LONGWOOD — The state's public safety task force charged with tackling Florida's controversial "stand your ground" self defense law began its first public hearing Tuesday before a tiny Central Florida audience made up largely of news reporters.
The task force, led by Lt. Gov. Jennifer Carroll, will review the law to determine whether the Legislature should revise it. Carroll kicked off the session with a brief session with reporters, though her explanation of the law conflicted with its actual provisions. She was a legislator when the law was passed in 2005.
"We were going through a period of carjackings and home invasions. People didn't feel they had the right to protect themselves," Carroll said, explaining the Legislature's rationale. "We wanted to give citizens the right to protect themselves."
She said the law has wrongly been dubbed the "shoot first" law, when "clearly the law says if you have the opportunity to retreat, you should do so."
However, even before stand your ground, Florida citizens had the right to protect themselves during home invasions. The law extended that right outside the home by eliminating a person's duty to retreat when faced with imminent threat. The law specifically removes the obligation to retreat, even if an altercation takes place in public.
"The task force is about laws," Carroll said. "What are the laws, and are they fairly applied? Do they have uniformity? Do they have clarity? Is it understood?"
The 19-member task force was formed in the wake of the Feb. 26 shooting of Miami Gardens teenager Trayvon Martin.
Trayvon was shot Feb. 26 by a Sanford man who accused the unarmed teen of attacking him. Citing the stand your ground law, the Sanford Police did not arrest the shooter. The case triggered a nationwide movement against Florida's Stand Your Ground law, which enjoys the support of a majority of voters and gun advocates.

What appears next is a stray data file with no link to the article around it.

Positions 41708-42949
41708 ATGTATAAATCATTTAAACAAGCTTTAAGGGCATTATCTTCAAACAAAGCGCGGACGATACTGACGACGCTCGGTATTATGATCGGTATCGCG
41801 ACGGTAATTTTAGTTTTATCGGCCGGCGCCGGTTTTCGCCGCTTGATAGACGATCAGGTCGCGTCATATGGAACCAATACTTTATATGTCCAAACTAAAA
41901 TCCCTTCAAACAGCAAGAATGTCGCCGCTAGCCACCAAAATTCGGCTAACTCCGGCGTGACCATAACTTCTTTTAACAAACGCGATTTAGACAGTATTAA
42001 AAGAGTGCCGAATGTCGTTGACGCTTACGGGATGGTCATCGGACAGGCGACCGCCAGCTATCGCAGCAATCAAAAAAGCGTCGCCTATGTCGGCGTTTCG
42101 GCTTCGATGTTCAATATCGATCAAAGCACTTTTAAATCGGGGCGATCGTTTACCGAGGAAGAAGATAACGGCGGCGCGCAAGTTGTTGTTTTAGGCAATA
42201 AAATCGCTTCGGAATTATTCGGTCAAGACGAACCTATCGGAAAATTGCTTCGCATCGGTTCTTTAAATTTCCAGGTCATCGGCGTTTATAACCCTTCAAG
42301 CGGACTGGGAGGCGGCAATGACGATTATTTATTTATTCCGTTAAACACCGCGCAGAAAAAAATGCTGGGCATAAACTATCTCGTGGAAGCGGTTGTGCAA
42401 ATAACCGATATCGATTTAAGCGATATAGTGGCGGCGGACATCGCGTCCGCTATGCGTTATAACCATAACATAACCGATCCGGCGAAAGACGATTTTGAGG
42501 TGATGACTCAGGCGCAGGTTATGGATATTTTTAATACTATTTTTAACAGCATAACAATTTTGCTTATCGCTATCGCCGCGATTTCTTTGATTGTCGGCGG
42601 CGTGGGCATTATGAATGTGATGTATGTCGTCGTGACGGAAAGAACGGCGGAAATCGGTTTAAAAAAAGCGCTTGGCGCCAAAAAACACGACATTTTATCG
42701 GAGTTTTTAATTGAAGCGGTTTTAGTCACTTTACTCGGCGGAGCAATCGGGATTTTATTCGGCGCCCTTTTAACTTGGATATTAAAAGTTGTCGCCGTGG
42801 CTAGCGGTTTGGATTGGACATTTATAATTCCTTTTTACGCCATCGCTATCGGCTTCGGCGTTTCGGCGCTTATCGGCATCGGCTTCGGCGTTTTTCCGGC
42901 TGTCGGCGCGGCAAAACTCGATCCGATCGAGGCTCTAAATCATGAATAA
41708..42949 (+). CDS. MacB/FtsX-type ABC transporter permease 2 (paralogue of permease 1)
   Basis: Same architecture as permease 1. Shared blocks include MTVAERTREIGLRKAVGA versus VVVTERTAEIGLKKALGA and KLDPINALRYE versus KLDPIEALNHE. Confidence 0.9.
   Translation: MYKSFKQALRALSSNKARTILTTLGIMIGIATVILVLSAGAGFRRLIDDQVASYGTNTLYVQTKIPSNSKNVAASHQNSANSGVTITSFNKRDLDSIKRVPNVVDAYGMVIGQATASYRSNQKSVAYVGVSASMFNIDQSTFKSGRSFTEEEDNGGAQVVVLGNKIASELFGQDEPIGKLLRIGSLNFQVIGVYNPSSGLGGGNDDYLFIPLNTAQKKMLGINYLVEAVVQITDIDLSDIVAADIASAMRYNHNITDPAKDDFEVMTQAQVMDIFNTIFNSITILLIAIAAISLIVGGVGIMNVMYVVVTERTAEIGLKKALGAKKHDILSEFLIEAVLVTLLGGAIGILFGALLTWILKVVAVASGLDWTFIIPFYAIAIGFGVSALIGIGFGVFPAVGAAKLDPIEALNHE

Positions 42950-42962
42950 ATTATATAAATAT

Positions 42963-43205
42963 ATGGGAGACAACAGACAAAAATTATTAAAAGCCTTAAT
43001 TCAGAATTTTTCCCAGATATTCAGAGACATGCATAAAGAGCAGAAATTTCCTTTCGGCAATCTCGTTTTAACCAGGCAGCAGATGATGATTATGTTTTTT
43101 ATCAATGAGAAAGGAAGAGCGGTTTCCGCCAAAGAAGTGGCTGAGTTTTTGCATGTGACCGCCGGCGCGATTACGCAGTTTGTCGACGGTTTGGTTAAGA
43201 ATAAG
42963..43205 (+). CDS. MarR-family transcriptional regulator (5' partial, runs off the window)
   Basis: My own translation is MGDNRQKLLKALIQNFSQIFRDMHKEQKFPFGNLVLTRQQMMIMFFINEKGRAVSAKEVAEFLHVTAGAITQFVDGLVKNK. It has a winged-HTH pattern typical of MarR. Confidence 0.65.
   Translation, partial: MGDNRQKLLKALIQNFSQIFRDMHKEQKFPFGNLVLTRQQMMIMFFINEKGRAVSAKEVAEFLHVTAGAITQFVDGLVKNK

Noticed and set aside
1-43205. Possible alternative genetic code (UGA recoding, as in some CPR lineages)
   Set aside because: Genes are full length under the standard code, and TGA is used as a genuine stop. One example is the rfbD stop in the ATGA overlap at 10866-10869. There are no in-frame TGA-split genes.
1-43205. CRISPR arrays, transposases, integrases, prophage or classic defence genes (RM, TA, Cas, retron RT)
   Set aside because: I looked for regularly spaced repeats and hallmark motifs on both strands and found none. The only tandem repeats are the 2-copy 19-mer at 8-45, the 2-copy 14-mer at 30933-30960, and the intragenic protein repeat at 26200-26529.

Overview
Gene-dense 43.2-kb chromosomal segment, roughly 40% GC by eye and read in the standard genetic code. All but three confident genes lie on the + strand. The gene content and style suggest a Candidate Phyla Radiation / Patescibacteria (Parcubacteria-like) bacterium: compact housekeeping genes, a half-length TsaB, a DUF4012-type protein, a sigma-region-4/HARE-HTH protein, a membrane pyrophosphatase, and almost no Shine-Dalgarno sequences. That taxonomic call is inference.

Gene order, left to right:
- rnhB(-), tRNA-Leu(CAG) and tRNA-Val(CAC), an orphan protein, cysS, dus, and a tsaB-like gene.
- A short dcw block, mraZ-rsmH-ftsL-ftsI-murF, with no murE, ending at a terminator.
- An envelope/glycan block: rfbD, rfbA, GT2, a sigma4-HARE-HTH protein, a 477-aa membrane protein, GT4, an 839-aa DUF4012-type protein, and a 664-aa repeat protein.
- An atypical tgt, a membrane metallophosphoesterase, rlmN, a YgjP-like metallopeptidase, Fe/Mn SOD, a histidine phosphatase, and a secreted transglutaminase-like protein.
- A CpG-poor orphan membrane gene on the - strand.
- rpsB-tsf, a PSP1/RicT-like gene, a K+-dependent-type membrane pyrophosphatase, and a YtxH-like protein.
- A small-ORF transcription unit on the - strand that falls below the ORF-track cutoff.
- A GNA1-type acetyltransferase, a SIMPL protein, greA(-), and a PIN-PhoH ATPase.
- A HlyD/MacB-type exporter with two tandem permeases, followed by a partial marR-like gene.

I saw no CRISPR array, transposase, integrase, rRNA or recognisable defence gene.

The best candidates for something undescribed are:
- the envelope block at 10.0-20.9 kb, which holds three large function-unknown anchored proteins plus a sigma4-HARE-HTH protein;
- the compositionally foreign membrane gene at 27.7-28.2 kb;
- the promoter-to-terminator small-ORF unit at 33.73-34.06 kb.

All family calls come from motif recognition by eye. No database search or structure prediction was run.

Shooter George Zimmerman was later charged with second degree murder and is being held at a local jail.
The hearing's first presentation was given by Palm Beach County Circuit Judge Krista Marx, who laid out several case studies where Stand Your Ground was applied or rejected.
"I suggest self defense has been around since, 'stay out of my cave,' " Marx said. "Not many people argue that it's not a good idea to have self defense laws. As long as people have been killing each other, that notion has been there."
She noted that the 2005 law changed by spelling out that an intruder to someone's home is presumed to have malicious intent.
The law applies only to a person who is in a place where he or she has a right to be and is not committing a crime, but the law is unclear on spelling out criminal activity and probably needs to be clarified, the judge said. A provoker should not be able to avail themselves of stand your ground unless the person had no way to escape or had tried to retreat and the attack continued, she added.
Police and prosecutors cannot grant immunity under stand your ground, even though the statute says otherwise, Marx said. Immunity is only granted by a judge at a pretrial hearing.
Miami-Dade Police Homicide Sgt. Thomas Hixon also spoke to the panel and explained how the law has affected investigations.
Trayvon's parents were expected during the public hearing of the meeting Tuesday afternoon.
Carroll said the task force will wrap up its work by March, in time for the next legislative session.